More Marines head to Australia’s east coast ahead of multinational live-fire exercise

More Marines head to Australia’s east coast ahead of multinational live-fire exercise


U.S. Marines and Australian troops plan a move during Exercise Southern Jackaroo, at the Townsville Field Training Area, Queensland, Australia, May 25, 2024.

U.S. Marines and Australian troops plan a move during Exercise Southern Jackaroo at the Townsville Field Training Area, Queensland, Australia, May 25, 2024. (Eric Burton/U.S. Marine Corps)


U.S. Marines are deploying for military exercises aboard Australia’s largest warship, and Australian sailors are supporting the crew of a Navy submarine tender that recently arrived in Australia.

The Adelaide was setting sail from the northern port city of Darwin on Thursday with 50 Marines on board, part of a contingent of 2,000 Marines who arrived in the Northern Territory in late March for a six-month rotation.

The helicopter carrier will transport the Marines to Townsville on the Queensland coast where they will join 400 other Marines taking part in the annual Exercise Southern Jackaroo.

Jackaroo – an Australian slang term for young men who work on farms to gain experience – begins on March 20 and runs until June 10, with about 2,300 soldiers from Australia, the United States, Japan and Papua New Guinea taking part.

“Many lessons were learned from this exercise and we are better prepared to respond jointly to incidents in the region if necessary,” Australian Army Brigadier Dave McCammon, commander of Townsville-based 3 Brigade, said in a statement on Friday.

Maj. Neil Jones, Marine Rotational Force, Darwin’s executive officer for ground combat, said the 400 Marines already in Townsville arrived by plane, while contractors transported tactical vehicles more than 1,500 miles by road.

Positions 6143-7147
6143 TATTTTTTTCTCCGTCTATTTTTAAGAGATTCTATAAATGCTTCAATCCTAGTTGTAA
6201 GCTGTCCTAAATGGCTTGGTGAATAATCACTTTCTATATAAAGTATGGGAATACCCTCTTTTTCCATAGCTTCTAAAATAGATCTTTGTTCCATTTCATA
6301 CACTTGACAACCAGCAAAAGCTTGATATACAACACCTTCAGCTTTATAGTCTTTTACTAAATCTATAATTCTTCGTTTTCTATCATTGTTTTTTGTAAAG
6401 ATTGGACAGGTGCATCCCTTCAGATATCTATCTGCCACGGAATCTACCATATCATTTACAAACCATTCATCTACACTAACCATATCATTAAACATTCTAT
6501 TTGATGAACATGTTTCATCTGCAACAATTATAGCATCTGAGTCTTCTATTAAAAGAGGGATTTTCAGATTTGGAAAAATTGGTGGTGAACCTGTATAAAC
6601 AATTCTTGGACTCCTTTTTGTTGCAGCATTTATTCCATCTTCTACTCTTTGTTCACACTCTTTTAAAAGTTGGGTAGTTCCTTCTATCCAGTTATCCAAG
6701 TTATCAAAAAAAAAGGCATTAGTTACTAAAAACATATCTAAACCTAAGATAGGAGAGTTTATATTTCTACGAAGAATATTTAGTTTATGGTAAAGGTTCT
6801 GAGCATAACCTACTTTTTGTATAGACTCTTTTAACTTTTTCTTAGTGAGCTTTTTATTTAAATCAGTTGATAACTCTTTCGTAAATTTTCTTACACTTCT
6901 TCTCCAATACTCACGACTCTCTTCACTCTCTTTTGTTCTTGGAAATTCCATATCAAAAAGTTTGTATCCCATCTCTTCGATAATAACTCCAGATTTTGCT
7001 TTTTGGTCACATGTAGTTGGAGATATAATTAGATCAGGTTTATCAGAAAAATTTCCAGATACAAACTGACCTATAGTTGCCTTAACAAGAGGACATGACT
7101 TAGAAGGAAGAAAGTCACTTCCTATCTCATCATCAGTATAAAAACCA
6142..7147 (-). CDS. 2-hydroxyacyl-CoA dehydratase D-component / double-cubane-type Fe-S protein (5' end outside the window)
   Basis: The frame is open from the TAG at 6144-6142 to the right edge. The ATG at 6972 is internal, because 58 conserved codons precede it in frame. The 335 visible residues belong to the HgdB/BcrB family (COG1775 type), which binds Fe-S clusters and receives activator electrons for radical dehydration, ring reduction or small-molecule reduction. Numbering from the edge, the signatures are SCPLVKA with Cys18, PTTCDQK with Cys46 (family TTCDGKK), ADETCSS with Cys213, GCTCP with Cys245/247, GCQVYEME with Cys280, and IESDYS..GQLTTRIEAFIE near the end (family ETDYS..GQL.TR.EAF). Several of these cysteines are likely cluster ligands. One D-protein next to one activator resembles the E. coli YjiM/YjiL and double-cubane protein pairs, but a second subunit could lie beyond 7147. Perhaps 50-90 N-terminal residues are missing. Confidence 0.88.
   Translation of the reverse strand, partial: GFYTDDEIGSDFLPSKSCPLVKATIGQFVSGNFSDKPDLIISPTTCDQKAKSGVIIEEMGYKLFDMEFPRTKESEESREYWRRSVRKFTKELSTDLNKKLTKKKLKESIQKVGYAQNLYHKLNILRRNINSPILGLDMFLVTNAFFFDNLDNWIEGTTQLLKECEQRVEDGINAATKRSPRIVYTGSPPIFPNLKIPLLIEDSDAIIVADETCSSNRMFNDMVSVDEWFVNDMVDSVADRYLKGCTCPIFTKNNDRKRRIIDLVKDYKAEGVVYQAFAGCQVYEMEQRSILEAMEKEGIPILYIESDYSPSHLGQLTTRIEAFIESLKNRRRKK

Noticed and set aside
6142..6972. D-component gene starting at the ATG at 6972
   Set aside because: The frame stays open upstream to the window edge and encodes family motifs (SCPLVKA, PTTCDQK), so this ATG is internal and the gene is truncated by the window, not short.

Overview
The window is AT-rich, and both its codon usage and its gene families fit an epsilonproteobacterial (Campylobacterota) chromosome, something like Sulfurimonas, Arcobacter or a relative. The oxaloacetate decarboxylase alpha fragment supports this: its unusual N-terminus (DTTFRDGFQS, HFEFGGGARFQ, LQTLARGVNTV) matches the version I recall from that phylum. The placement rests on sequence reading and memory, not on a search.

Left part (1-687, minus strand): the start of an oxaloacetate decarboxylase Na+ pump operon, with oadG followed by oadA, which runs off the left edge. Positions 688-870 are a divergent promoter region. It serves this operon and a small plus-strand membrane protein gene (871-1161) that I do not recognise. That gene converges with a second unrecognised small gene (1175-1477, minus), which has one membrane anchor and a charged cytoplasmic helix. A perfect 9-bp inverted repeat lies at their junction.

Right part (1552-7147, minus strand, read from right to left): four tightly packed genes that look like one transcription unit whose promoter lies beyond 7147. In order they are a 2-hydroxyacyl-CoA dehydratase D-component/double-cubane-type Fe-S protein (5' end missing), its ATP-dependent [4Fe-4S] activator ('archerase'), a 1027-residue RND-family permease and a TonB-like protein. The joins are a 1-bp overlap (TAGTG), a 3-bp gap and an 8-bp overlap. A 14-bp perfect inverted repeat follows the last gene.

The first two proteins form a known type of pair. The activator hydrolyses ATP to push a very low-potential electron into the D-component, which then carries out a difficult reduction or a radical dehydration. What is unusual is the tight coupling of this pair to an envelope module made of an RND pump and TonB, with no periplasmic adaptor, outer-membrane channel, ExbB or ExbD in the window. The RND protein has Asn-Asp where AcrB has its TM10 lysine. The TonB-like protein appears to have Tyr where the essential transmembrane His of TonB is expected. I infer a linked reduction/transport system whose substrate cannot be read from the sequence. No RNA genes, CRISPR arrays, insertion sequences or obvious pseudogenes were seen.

The Marines are with 2nd Battalion, 5th Marine Regiment, Camp Pendleton, California, he told Stars and Stripes by phone Thursday from the Townsville Field Training Area. Their areas of expertise include infantry, combat logistics, mortar, anti-armor, medical and engineering.

“It’s still early days of the rotation,” he said. “We’re just getting them ready by coming out here and doing field training.”

Mr Jones said the Southern Jackaroos’ combat training will involve battling opponents played by Australian soldiers from the 3rd Battalion, Royal Australian Regiment. Next week will see live-fire training with missiles, rockets, mortars, machine guns and rifles.

“The best part was the Marines got to see a different part of Australia and work with another Australian unit,” he said.

Meanwhile, the submarine tender USS Emory S. Land is in Darwin to host community and cultural events on land.

The submarine tender Emory S. Land prepares to arrive at Naval Station Coonawarra in Darwin, Australia, on May 28, 2024.

The submarine tender USS Emory S. Land prepares to enter naval station HMAS Coonawarra in Darwin, Australia, May 28, 2024. (Reyes Villatoro/U.S. Navy)

Australian sailors have been supporting the ship’s crew, which has been based in Guam since January, the Australian Department of Defence said in a statement Thursday.

Australia is preparing to operate its own nuclear submarines, leveraging technology shared with the United States and Britain under the AUKUS alliance.

“More than 30 Royal Australian Navy personnel have been in Guam for the past five months alongside our U.S. Navy partners, learning the ropes of nuclear submarine tender maintenance,” Royal Australian Navy Vice Admiral Mark Hammond said in a statement.

“This unique program will develop a workforce skilled in operating, maintaining and managing conventionally armed nuclear submarines and will make a significant contribution to the future of the Navy,” he said.



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